Not surprisingly the last thing James Magnussen wanted to do today was get back in the water.
Little more than 12 hours after not achieving his goal in the 100m freestyle at London 2012, the Australian had to back up for the one-lap sprint.
And Magnussen, still recovering from the shock of missing Olympic gold by 0.01s last night, did it hard in the splash and dash.
But he managed to squeeze out 22.11sec. to be the 10th fastest qualifier for tonight’s semifinals.
WA’s Eamon Sullivan did it even harder. A botched jump off the blocks jeopardised Sullivan’s chances of advancing in his only solo swim of these Games.
However, he found speed over the final 25m to sneak into the next round in 16th – and last – position with 22.27s.
Magnussen said immediately after the race it was a struggle to get back in the pool after last night’s emotionally draining 100m freestyle. The 21-year-old also had the disappointment of a poor swim in the 4 x 100m freestyle in which the Dolphins finished fourth.
“To be totally honest the last thing I wanted to do was get up and swim again,” he said following the 50m race.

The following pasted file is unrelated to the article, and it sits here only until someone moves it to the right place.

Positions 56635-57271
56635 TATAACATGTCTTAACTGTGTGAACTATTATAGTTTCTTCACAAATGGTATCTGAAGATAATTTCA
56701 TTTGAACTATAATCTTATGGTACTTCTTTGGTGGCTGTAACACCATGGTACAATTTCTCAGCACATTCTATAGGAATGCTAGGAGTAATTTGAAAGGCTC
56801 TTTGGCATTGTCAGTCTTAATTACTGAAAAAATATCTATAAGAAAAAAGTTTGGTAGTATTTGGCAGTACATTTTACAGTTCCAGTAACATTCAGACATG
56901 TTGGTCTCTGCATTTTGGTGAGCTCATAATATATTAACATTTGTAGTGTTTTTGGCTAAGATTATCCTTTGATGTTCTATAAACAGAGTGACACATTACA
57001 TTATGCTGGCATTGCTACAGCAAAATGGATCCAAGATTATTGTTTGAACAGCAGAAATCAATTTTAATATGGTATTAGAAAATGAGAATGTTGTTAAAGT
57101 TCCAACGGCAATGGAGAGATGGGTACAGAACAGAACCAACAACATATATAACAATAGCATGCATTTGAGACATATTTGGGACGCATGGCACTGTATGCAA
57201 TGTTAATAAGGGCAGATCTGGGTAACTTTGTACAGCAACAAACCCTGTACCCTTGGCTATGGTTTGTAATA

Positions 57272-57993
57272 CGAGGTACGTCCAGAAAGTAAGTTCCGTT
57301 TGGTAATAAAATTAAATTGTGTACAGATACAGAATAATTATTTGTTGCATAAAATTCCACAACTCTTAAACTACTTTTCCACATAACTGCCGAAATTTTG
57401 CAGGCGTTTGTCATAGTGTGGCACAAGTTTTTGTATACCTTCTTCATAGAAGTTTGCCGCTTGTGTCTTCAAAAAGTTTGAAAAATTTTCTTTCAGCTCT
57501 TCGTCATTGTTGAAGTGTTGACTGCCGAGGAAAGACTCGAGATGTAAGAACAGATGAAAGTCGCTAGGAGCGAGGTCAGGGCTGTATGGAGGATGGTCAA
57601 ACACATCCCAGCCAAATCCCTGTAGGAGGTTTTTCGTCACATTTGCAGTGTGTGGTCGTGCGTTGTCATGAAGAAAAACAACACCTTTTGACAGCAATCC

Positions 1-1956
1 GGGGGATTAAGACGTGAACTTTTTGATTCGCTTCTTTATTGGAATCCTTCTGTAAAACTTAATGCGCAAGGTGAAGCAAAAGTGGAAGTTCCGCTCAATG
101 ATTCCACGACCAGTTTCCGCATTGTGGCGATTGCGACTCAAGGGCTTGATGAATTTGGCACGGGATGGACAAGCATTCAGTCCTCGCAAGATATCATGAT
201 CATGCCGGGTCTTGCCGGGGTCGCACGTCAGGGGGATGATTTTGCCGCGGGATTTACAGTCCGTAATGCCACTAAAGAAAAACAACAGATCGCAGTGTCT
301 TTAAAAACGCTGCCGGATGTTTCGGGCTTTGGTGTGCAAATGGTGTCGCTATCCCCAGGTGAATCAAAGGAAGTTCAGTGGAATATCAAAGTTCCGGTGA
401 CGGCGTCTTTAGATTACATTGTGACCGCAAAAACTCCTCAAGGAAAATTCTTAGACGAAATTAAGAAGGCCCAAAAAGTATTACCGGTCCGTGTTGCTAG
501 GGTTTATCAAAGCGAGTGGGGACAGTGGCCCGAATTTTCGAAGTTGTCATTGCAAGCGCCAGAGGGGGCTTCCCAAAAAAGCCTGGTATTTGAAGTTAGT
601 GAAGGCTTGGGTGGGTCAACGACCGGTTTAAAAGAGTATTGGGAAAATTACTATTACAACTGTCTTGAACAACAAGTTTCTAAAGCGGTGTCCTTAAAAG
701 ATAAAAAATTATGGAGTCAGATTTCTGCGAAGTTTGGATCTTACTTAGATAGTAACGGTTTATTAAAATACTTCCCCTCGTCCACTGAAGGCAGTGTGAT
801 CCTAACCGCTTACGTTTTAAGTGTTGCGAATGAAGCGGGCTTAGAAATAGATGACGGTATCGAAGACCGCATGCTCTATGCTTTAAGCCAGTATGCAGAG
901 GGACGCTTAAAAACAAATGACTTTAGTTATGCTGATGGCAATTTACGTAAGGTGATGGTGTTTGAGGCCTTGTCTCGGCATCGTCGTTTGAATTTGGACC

“I think once I got over that mental hurdle the swim felt alright.
“I just want to relax and enjoy this one for what it is. It is an Olympics and I want to have some good memories of it.
“I didn’t sleep. I’m my worst critic and I don’t think I’ve had the chance to come to grips with it.
“I just have to keep swimming fast and it’s another day ahead.”
While Magnussen missed gold last night by a finger nail to American Nathan Adrian he has tried not to dwell on the race.
He believed that dissecting the swim to try to find that extra split second would distract him from the rest of his duties, which also include a 4 x 100m medley swim tomorrow.
“I don’t think I ever want to watch that race ever,” Magnussen said
“Having a chance to sit back night and think about what had happened I’ve come to the realisation I would have rather a different coloured medal but it’s funny that that all I wanted to do after the race was see my parents.
“You start to get the realisation about what is important.
“Everything’s come so easy for me in my early career and I think I’ve taken it a little for granted.
“It was an important part of my life that race last night but I’m going to regroup and let the fire burn for a few years.”
Australian swimming great Ian Thorpe was among a chorus of critics that believed Magnussen lost the 100m freestyle final at the wall.
Replays indicated Magnussed touched the timing plate with a bent hand while Adrian hit with outstretch fingers.
“I don’t curl my hand and never have,” Magnussen said.